Over the last few days of the race,
It’s an impressive travel schedule, but it may reflect the biggest challenge facing him right now: It’s still not clear exactly where and how he would win.
Hillary Clinton has a consistent and clear advantage in states worth at least 270 electoral votes, even if the race has undoubtedly tightened over the last few weeks. But even that understates the challenge facing Mr. Trump’s campaign: It’s not at all obvious where he has his best chance of breaking through, making it harder for him to concentrate his efforts over the last days of the campaign.
This is not to say that Mr. Trump can’t win. The polls could be off across the board.
But even if he wins Arizona, Iowa, Ohio, Utah, North Carolina, Florida and New Hampshire, he's still short of a victory.
He's not assured to win any of those states, to be clear — although he's a clear favorite in Iowa and Utah at this point. He has trailed in more live interview polls of North Carolina and Florida than he has led, although the national race has tightened since many were taken.
But he would still need to win one of the following states: Pennsylvania, Nevada, Michigan, Wisconsin, Colorado, Virginia, or perhaps New Mexico or Minnesota.
Of all of these states, the only one where Mr. Trump has really been close in the polls is Nevada.
But Nevada is also the state where we know the most about the results because of early voting, and it hasn't brought good news for Mr. Trump.
Democrats have largely replicated the turnout from 2012 (when President Obama ultimately won the state by about seven points), thanks in no small part to a strong turnout among Hispanic voters. Many analysts, like the Nevada politics guru Jon Ralston, have concluded that Mr. Trump has basically lost the state already.
This might seem difficult to reconcile with the polling, but Nevada is a state where pollsters have underestimated Democrats in the past. One theory is that the polls are not very good at capturing the most Democratic-leaning Hispanic voters. And indeed, the polls showing Mr. Trump ahead in the state have shown a smaller lead for Mrs. Clinton among nonwhite voters than seems plausible, particularly given his rhetoric against Hispanic immigrants.
Perhaps Mr. Trump will mount a huge comeback in Nevada on Election Day. Or maybe Democrats are much weaker among registered Democrats or unaffiliated voters than most analysts believe.
But if Mrs. Clinton does indeed have a big advantage in Nevada, then his chances start looking very bleak: He's at a disadvantage in the polls of all of the other states that could put him over the top.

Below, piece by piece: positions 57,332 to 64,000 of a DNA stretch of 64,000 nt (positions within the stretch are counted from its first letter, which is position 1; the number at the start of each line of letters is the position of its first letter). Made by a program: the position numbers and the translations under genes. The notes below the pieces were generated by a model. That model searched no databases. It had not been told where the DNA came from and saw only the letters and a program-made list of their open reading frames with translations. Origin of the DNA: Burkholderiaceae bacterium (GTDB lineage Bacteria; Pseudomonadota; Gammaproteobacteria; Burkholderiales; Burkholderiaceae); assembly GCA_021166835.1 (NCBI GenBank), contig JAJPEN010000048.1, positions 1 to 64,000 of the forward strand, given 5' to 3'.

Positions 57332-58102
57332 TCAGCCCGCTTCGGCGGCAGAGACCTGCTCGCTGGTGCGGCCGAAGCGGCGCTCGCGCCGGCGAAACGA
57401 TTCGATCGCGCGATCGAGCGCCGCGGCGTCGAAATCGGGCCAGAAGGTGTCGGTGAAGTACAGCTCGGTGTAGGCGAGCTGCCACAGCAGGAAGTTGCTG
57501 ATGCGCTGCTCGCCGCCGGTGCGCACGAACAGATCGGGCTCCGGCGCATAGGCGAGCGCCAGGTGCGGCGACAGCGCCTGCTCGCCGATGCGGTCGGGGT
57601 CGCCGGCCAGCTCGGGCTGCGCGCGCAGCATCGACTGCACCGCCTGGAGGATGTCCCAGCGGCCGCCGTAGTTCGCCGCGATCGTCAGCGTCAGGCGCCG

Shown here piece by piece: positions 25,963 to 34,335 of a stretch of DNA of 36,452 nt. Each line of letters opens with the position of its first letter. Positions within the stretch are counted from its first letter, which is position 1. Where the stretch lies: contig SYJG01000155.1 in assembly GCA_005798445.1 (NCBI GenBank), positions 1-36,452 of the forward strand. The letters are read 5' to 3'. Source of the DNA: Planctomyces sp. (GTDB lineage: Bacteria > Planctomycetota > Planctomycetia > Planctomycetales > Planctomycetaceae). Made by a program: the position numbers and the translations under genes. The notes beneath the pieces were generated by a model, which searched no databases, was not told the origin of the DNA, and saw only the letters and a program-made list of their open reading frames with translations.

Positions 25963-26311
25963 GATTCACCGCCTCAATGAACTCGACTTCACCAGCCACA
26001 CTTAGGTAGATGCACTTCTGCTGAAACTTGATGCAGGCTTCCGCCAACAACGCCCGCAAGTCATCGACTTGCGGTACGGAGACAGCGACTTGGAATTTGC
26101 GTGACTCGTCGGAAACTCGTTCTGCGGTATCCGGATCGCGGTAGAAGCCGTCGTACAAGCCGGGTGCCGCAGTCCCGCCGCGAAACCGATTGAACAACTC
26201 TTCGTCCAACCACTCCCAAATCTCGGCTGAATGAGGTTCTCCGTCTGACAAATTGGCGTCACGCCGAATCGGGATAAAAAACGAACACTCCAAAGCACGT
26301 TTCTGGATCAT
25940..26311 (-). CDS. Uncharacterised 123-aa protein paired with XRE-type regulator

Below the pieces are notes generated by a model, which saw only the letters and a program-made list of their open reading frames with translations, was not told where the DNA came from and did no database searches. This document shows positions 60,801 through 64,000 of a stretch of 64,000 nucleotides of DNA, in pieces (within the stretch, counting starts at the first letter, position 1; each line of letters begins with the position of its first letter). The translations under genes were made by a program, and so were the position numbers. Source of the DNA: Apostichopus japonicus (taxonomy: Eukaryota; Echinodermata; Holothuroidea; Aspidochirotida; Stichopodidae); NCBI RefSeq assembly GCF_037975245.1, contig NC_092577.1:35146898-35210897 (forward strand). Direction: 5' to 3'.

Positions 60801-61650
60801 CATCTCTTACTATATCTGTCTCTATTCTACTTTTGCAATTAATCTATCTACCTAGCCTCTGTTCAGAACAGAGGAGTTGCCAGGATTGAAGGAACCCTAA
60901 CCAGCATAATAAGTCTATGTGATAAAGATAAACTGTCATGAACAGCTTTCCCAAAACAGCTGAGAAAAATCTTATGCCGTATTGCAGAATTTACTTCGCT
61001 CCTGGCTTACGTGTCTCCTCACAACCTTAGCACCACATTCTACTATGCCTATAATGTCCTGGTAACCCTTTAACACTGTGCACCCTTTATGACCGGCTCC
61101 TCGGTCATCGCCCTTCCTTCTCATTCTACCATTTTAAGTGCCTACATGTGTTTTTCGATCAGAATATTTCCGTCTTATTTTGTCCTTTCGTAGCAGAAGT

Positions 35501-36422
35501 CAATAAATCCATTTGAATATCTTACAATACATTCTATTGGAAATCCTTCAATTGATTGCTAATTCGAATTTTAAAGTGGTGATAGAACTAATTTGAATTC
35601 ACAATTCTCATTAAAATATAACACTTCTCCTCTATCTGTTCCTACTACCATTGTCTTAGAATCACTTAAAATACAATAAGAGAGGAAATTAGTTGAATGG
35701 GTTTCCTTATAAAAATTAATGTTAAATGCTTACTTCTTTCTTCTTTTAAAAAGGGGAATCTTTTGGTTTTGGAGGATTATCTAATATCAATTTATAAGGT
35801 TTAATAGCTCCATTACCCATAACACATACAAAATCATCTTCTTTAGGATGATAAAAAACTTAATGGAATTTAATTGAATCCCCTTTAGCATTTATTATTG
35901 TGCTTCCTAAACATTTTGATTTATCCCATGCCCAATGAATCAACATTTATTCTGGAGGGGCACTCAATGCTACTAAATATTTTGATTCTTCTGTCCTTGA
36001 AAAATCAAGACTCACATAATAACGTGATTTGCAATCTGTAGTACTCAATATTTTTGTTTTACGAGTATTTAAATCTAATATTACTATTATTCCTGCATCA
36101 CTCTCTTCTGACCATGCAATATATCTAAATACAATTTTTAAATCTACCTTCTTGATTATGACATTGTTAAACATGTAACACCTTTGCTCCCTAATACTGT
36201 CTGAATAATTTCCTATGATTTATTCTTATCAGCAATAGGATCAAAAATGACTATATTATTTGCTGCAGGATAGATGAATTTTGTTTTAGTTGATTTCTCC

What's more, it's not really clear where he has his best chance — something reflected in Mr. Trump's unfocused pre-election push.
Pennsylvania seemed like Mr. Trump's best option earlier in the year, but he hasn't led a live interview poll there since the summer. The final nonpartisan live interview polls there show Mrs. Clinton ahead by a comfortable margin of four to six points. The state will probably be close, but it's quite clear that she has the edge.
Wisconsin is another state that seemed as if it could be promising for Mr. Trump. It has a large population of white working-class Democrats, just as Iowa does, and Mr. Trump is running well in Iowa. But he has struggled among Republican-leaning voters in the Milwaukee suburbs.
The race could tighten if these voters return to his side, but he hasn't led a live interview poll there all year.
Michigan could be a more interesting option for Mr. Trump. It was the most Democratic of all of these states in the 2012 election, and he hasn’t led a poll there all year either. But recent polls have shown a relatively tight race there.
Mrs. Clinton visited the state on Friday, and President Obama will visit on Sunday and Monday, and Mrs. Clinton will make another stop on Monday, so clearly the Clinton campaign thinks there's some softness there. That said, if the election comes down to whether Mr. Trump can score an upset in Michigan, he's in a lot of trouble. It seems hard to imagine he could carry the state without also carrying Pennsylvania.
Colorado is a notch tougher than any of those states. The demographics and polling are both tough for Mr. Trump. It has one of the best-educated populations in the country, along with a large Hispanic population.
There was one recent poll that showed a tied race in Colorado, but most have shown Mrs. Clinton with a lead. Like Nevada, Colorado is also a state where the Democrats have outperformed their final poll numbers in every presidential election since 2004. The early vote numbers are strong for the Democrats there as well.
Virginia is like Colorado: Neither polls nor demographics seem promising for Mr. Trump. Ultimately, the fact that the race is close in North Carolina is a very strong indicator that Mrs. Clinton has a big lead in Virginia.
Then there are states like Minnesota and New Mexico. The polls have not shown an especially tight race, and Mrs. Clinton is not campaigning or airing advertisements there. Mr. Trump's team has held out some hope of winning, but these states seem especially unlikely to decide the election.
Again, the polls are close enough that the possibility of a victory for Mr. Trump is still quite real. But it's just not clear exactly how or where he would break through. It doesn't seem that the Trump campaign knows either.